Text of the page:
Monthly membership fee: $145
Know before you go: Go barefoot (most clients do) or bring grip socks. Regular socks won’t cut it on the cork floors.
Bring your grip socks for Pure Barre's carpeted studios in Redmond
Multiple locations, including Capitol Hill, Green Lake, Queen Anne, University District, Bellevue, and Redmond; purebarre.com
Philosophy: Cutting-edge strength training; focus on innovative exercises (classes incorporate special resistance bands designed specifically for the Pure Barre practice).
Target audience: Pure Barre’s fast-paced, challenging routines typically attract more active people. Classes require considerable flexibility, but all levels of physical ability are welcome (exercises can be easily modified). Some advanced yoga and stretching moves are used that may be unattainable for beginners or less flexible participants.
Length of class: 60 minutes.
The space: Utilitarian. Typical studios are approximately 1,000 square feet, windowless, and offer lockers and filtered-water stations. Studio floors are covered in shallow, cushioned carpet in keeping with the Lotte Berk Method.
Perks: Complimentary “Breaking Down the Barre” classes on weekends for new or interested participants, as well as occasional pop-up classes at area parks and community centers.
What raises the barre: Cutting-edge material that is constantly evolving. “We keep our stuff fresh,” says Sami Sweeney, owner of Pure Barre’s six Seattle-area studios. Pure Barre combines input from physical therapists, ballet dancers and other experts to augment teacher training material. “We’re always changing what we’re offering in our studios.”
Monthly membership fee: $169
Know before you go: Bring your own sweat towels and grip socks.
South Lake Union, 224 Westlake Ave. N, 206.402.4819; Bellevue, 1032 106th Ave. NE, 425.605.5253; flywheelsports.com
Philosophy: Fitness-focused with specific attention to form.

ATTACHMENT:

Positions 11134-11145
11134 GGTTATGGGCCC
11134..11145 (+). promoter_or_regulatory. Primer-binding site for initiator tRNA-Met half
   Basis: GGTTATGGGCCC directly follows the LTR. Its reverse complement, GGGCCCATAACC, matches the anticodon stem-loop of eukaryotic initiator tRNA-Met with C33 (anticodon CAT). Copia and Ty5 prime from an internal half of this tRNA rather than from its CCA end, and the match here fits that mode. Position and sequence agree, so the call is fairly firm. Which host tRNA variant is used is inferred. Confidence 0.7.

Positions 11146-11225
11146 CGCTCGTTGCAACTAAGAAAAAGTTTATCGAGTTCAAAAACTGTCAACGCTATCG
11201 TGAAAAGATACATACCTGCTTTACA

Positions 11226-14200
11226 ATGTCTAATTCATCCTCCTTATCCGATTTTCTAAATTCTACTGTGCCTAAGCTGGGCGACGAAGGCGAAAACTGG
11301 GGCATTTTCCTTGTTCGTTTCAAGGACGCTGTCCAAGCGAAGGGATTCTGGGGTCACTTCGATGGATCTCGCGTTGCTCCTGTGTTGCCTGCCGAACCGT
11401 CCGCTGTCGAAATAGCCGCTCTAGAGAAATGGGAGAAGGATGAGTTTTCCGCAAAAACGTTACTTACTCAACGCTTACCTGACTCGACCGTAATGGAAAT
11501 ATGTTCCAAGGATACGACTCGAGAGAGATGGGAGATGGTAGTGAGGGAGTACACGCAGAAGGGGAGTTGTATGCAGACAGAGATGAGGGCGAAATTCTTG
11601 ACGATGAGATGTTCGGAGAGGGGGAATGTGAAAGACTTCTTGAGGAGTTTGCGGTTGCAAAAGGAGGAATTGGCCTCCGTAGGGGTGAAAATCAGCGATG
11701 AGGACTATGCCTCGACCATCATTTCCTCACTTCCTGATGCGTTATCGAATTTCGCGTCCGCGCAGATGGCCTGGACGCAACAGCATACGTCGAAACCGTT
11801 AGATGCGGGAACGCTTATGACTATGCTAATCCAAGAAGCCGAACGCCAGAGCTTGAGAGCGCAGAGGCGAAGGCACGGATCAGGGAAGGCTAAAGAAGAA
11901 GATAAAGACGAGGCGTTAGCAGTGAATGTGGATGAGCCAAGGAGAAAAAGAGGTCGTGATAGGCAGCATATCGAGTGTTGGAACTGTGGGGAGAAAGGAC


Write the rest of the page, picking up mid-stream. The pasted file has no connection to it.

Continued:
Target audience: Young working professionals and parents.
Length of class: 45–60 minutes, depending on type of class.
The space: Clean and modern. Studios can accommodate no more than 18 mats in each class and feature rubberized floor surfaces and floor-to-ceiling mirrors on all walls.
Perks: Filtered-water station offering “cold” or “room temp” water. FlyBarre shares space with popular cycling workout Flywheel (thus the name), so members who choose to purchase the bike/barre package can access two workouts in the same building.
What raises the barre: Classes with an athletic feel and a strong focus on music (a chalkboard in the locker room asks students to write down song requests). “Our playlist is key,” says Amanda Vortmann, FlyBarre master instructor. “Every movement is tied to the beat of the music and the length of the song.”
Monthly membership fee: $180
Know before you go: Socks not required.
The Bar Method
South Lake Union, 124 Westlake Ave. N, 206.467.5249, seattle.barmethod.com; Redmond, 7525 166th Ave. NE, 425.556.5163, seattle-eastside.barmethod.com
Philosophy: Empowerment through strength.
Target audience: “It’s definitely a workout for the type-A, super-busy people who want to maximize their time,” says co-owner Maika Manring.
Length of class: 45–60 minutes.
The space: Spa-like atmosphere with fully stocked locker rooms and scented oils burning in the lobby; carpeted studios.
Perks: Stall bars—wooden structures that resemble wide ladders—are located throughout the studio. Hang from the top rung before or after class to elongate muscles, decompress the spine and bring blood flow to the back. Pros can hang for a minute or two—it’s harder than it looks!
What raises the barre: Wall of windows to the outside flood the studios with natural light.
Monthly membership fee: $185
Know before you go: Sock are required, bring your own.